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French president tells CEOs: Invest and hire more if you want your taxes cut

French President Francois Hollande, left, shakes hand with French employer's body MEDEF union leader Pierre Gattaz at the end of a New Year ceremony for employment sector representatives at the Elysee Palace in Paris, Tuesday, Jan. 21, 2014. French President Francois Hollande warned companies that they have to hire large numbers of French workers, especially the young and old, if they want to benefit from a promised 30-billion-euro cut in payroll taxes. Hollande is counting on his so-called “responsibility pact” to revive growth in the stagnant economy and reduce nearly 11 percent unemployment. (AP Photo/Philippe Wojazer, Pool)

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French President Francois Hollande, left, shakes hand with French employer's body MEDEF union leader Pierre Gattaz at the end of a New Year ceremony for employment sector representatives at the Elysee Palace in Paris, Tuesday, Jan. 21, 2014. French President Francois Hollande warned companies that they have to hire large numbers of French workers, especially the young and old, if they want to benefit from a promised 30-billion-euro cut in payroll taxes. Hollande is counting on his so-called “responsibility pact” to revive growth in the stagnant economy and reduce nearly 11 percent unemployment. (AP Photo/Philippe Wojazer, Pool)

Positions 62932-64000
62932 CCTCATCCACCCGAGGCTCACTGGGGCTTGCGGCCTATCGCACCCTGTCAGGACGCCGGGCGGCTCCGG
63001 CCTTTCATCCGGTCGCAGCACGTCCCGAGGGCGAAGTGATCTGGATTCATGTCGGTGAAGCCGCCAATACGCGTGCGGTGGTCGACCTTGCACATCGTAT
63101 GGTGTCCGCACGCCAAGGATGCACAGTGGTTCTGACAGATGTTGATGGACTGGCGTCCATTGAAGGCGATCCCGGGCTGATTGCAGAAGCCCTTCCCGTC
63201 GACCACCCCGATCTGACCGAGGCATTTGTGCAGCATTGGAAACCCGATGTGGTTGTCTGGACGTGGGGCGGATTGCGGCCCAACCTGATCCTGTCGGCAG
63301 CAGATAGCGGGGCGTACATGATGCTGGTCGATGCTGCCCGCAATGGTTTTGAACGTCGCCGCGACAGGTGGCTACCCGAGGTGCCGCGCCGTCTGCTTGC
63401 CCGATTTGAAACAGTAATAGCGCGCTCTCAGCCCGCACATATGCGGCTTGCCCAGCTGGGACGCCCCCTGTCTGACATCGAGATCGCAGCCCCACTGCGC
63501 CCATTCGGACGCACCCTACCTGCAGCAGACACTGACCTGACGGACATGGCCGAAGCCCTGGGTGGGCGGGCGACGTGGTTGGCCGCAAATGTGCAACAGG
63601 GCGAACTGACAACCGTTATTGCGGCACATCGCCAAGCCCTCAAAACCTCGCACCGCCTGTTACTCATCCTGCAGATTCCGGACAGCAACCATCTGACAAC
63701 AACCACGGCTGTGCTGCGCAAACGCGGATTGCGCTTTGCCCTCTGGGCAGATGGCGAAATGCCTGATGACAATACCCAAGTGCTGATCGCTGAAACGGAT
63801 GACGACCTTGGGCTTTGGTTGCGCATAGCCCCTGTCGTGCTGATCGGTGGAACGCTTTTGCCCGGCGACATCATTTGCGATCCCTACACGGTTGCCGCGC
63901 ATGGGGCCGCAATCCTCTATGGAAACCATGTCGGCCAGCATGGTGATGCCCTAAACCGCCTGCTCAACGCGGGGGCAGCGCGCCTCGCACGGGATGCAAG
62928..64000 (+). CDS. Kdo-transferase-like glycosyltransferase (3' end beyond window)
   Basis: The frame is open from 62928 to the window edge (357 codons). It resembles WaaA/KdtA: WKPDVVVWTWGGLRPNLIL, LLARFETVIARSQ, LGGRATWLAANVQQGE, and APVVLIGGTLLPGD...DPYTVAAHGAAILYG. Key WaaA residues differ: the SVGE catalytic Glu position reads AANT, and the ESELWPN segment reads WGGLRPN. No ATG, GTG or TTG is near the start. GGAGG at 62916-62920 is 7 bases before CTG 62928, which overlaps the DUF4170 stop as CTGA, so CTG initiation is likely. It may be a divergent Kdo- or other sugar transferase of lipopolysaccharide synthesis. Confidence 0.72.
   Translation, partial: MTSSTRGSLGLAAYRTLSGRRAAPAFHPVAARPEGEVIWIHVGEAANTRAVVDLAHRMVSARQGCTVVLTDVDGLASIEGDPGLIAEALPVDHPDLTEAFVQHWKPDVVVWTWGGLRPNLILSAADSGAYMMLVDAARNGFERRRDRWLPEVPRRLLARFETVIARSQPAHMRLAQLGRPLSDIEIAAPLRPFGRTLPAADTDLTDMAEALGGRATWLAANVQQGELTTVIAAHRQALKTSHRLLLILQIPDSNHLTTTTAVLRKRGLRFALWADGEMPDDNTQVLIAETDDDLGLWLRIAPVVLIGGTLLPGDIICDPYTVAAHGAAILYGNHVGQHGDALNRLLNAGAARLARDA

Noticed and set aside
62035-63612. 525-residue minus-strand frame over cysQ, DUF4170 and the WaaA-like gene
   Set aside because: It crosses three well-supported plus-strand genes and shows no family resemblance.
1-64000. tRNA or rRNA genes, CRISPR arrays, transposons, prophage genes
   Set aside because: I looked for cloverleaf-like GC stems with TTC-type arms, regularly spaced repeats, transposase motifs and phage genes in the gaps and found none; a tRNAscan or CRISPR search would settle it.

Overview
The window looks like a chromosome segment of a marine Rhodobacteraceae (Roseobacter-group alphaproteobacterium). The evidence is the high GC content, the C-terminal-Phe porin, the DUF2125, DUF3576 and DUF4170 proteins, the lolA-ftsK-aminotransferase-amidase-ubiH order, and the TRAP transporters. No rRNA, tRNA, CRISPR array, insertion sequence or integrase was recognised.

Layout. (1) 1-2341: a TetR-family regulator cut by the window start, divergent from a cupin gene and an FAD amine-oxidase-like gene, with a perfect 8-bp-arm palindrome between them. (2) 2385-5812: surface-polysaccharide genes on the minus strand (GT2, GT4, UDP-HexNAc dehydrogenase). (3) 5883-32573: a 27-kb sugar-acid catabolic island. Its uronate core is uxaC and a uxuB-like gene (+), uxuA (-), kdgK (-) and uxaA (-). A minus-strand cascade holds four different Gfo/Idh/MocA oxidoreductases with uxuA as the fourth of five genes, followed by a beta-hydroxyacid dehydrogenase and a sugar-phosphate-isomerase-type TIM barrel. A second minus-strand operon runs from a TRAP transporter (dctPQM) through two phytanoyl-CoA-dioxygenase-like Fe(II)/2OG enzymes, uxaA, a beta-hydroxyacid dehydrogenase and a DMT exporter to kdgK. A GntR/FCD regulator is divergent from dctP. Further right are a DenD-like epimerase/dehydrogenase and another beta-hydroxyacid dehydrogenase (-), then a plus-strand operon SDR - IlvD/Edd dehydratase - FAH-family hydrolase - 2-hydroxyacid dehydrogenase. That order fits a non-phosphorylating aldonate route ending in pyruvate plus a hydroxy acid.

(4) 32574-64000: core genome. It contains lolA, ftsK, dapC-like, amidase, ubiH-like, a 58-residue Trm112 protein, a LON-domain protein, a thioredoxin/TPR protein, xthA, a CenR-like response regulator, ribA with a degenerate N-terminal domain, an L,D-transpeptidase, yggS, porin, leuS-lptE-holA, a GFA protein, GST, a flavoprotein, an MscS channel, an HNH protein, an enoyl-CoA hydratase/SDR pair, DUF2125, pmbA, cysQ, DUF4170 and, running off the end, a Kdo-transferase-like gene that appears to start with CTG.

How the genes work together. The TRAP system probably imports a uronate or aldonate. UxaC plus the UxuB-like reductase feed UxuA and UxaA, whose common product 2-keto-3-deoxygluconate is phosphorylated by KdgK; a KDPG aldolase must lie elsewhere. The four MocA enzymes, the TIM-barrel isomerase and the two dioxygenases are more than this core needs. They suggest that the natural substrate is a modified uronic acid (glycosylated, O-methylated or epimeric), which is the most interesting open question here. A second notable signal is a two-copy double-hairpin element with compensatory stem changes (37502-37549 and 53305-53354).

PARIS - French President Francois Hollande told top companies that they have to promise to hire and invest more if they want to benefit from a promised cut in payroll taxes.

Companies in France pay the highest payroll taxes in Europe. A promised 30 billion-euro ($41 billion) payroll tax cut is the centerpiece of Hollande's new bid to keep the economy from sliding back into recession and to bring down unemployment, which is nearly 11 per cent .

In a speech Tuesday to French CEOs, Hollande said companies have to promise to hire a fixed number of workers in exchange. He said it's up to unions and employers to decide how many, but the outcome of their negotiations "must be clear and specific and measurable, therefore verifiable."

"Companies must commit to investing more in France and moving jobs back" to France from cheaper sites abroad, he said.

Employers and unions will negotiate this spring so that the government can turn the deal, which he calls a "responsibility pact," into law by summer, he said.

Pierre Gattaz, head of France's biggest employers' association Medef, praised the general idea but warned: "If we turn the pact into obligations, additional legal rules, penalties, we completely miss the point."

Jean-Pierre Mailly, head of the hard-left Workers' Force union, criticized a "completely unbalanced deal. You announce tax cuts but what the companies might give in exchange is very unrealistic."

Hollande announced last week the tax cut to reduce the burden on companies and independent workers by 30 billion euros by 2017. He came under immediate criticism from fellow Socialists for being too friendly to big business. He also promised to cut 50 billion euros ($68 billion) in public spending over the years 2015-2017.

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